Saturday, 19 February 2011


Checked some of my favourite culture blogs this morning. Then, in the resigned mood of visiting a rubbish charity shop in the nothing-to-lose hope of finding a rare book, I checked te Graun. The creator of 'knob brick' is apparently like William Blake.


What this emphasises is the ambivalence about economic and media liberalism.

Liberalism is in some ways seen as synonymous with the free market, and the free market with a kind of economic Darwinism.

In which case why is fat, greasy tit Jonathan Jones employed to write such utter rubbish, whilst so many interesting culture blogs are amateur works?

You could say that Jones is superb at writing for a certain group: those who are incapable of appreciating genius or skill or beauty but who can discern ambivalence in utter crap painting. He just helps give them the confidence they need that the 'knob brick' Michaelangelo is really a genius not a talentless poser who milks gullible bourgeois idiots.

And the peripheral audience who loathe (rather than despise) Emin and will re-read this article, bumping up the hits.

Yet, I do wonder if this is really economical on the longterm? Personally, I wouldn't buy any newspaper. I think they're all crap and even if they occassionally have some excellent foreign correspondence, their habit of subsidising opinionated oafs like Jonathan Jones really deters me from pumping money into the system.

I'm not someone who likes to rail against 'modern art'. From a modern perspective the mass media allows us all to see the entire history of Millennia as a snapshot.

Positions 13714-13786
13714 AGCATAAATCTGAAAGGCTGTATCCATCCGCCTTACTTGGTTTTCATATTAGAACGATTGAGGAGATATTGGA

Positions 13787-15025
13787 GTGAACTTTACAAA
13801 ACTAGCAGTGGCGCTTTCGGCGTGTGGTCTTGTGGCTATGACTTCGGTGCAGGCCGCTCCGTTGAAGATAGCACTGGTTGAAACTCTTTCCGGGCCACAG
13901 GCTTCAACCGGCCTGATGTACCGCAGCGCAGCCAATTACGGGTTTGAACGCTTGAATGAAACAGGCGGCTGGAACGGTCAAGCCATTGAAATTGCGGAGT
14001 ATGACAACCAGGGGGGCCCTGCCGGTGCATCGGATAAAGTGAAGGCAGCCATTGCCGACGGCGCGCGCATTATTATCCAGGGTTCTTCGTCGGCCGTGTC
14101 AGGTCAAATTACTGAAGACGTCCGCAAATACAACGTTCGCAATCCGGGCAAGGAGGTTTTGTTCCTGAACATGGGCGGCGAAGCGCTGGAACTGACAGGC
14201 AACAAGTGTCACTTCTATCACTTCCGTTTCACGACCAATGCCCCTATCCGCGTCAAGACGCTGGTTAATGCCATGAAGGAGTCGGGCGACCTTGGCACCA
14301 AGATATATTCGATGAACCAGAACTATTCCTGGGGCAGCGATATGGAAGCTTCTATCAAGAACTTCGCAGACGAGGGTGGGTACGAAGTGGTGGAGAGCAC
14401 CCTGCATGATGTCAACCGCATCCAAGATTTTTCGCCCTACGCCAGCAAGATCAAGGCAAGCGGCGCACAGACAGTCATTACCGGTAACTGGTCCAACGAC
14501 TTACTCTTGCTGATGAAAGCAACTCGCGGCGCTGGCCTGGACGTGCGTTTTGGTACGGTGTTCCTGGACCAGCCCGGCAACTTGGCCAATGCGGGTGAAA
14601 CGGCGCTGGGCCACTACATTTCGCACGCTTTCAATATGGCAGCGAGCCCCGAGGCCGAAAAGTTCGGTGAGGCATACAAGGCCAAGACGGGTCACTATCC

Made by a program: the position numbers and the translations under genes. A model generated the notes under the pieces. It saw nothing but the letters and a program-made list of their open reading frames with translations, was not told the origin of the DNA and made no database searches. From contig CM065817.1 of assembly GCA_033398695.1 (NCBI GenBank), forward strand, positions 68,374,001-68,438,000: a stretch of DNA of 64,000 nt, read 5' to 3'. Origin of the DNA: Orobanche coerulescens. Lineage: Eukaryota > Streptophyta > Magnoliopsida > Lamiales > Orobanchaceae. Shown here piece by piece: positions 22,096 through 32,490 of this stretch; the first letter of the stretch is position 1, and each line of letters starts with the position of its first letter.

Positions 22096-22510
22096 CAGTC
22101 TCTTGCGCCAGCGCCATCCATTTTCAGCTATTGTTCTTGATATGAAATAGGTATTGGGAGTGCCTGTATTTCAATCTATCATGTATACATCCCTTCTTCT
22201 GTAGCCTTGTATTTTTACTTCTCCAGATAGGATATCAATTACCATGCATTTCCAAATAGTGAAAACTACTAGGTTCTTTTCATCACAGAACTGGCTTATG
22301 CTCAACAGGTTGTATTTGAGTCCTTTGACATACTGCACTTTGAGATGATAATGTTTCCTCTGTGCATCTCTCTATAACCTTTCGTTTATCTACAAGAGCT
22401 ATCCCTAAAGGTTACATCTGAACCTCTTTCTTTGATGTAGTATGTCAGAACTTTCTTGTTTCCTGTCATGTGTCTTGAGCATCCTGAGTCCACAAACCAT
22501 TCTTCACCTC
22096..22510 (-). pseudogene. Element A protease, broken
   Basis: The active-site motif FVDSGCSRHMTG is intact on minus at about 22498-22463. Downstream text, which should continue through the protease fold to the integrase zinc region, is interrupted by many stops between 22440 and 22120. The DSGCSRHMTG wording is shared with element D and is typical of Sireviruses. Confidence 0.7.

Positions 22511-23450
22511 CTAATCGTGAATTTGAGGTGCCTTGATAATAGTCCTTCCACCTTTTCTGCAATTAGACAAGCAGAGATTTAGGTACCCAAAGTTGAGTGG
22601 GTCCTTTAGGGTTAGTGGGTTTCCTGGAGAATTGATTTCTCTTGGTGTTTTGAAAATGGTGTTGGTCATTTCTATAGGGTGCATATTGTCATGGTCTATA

Yet the 20th Century saw a revolution in art. The 21st Century's painting does seem chained to the past, and to me tedious abstract art is anything but 'modern' but rather a plodding homage to a movement that was started at least 70 years ago. But then, I think that the camera (the film camera especially) has taken over from the canvas partially because it is a more democratic system and our increasingly sophisticated mass media can give us information on anything from Spaghetti Westerns to Soviet era surrealism, whilst art is dominated by ostentatiously smoking drinking leathery wannabe tweenagers.

And, by today's standards, it is their very desire to shock both in content and in form that is so bourgeois and conformist.


  1. Great post. I tend to be a follower of the "it is good art if it looks really hard to do" school, which is a nice way of saying that I don't get a lot of modern art. That being said, my favorite artistic school is Mannerism, and some art historians consider Mannerism a kind of proto-abstract school because of its tendency to distort reality.

    You are right, though, about how boring much of culture is today. I find this to be true for both highbrow and popular culture. For example, a lot of ink seems to get spilled over Lady Gaga and her oddness, but her whole gimmick seems very calculated to me, even though I guess I am supposed to be shocked and appalled by her dressing up like a condom.

  2. @John Thank you for your comment. I agree about Lady gaga. Get the impression that people think 'other people' find this stuff offensive. Oddly enough I think Justin Beiber outdid her on controversy by expressing pro-life views.

    A lot of interesting mannerist paintings; I like pretty weird stuff, especially Goya and Munch.